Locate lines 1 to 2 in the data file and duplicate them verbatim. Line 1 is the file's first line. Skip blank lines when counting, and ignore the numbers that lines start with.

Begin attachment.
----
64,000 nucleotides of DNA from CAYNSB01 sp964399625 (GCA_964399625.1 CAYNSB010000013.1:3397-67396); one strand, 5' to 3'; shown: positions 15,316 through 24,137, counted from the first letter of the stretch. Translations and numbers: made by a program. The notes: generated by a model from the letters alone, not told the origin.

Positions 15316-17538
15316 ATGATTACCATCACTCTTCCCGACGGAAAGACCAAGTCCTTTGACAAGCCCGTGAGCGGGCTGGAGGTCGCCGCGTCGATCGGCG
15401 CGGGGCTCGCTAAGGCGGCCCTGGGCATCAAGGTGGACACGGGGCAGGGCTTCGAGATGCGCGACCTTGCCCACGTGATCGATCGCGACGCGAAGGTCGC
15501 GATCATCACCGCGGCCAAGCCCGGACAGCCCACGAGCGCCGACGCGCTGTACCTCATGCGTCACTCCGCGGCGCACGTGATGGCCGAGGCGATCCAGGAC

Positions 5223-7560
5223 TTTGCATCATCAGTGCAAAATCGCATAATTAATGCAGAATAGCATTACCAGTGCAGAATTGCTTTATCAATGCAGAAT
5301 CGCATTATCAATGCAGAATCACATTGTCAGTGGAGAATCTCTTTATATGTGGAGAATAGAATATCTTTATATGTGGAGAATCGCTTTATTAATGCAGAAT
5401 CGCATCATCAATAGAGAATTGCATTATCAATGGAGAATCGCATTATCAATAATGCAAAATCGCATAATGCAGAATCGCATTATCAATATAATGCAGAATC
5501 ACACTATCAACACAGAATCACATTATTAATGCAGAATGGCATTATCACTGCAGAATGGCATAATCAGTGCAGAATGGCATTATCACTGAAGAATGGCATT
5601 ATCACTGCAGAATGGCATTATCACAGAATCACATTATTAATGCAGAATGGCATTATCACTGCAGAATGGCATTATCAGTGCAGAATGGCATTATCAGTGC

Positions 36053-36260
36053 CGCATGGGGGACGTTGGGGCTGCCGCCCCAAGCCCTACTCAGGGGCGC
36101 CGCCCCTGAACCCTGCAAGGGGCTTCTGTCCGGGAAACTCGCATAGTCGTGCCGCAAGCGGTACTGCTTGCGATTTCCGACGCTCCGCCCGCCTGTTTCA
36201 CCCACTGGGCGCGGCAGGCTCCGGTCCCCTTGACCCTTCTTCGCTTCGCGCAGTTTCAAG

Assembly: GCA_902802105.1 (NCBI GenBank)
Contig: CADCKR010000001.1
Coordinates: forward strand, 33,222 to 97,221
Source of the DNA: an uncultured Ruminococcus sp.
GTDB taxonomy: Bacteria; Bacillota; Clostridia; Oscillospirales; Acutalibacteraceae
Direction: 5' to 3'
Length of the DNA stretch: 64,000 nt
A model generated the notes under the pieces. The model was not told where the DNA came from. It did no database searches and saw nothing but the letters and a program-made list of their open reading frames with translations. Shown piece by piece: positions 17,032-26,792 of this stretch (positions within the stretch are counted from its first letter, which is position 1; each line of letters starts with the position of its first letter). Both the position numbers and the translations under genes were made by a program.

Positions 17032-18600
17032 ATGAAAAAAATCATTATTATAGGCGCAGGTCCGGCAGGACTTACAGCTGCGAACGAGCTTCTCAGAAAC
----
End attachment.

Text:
64,000 nucleotides of DNA from CAYNSB01 sp964399625 (GCA_964399625.1 CAYNSB010000013.1:3397-67396); one strand, 5' to 3'; shown: positions 15,316 through 24,137, counted from the first letter of the stretch. Translations and numbers: made by a program. The notes: generated by a model from the letters alone, not told the origin.

Positions 15316-17538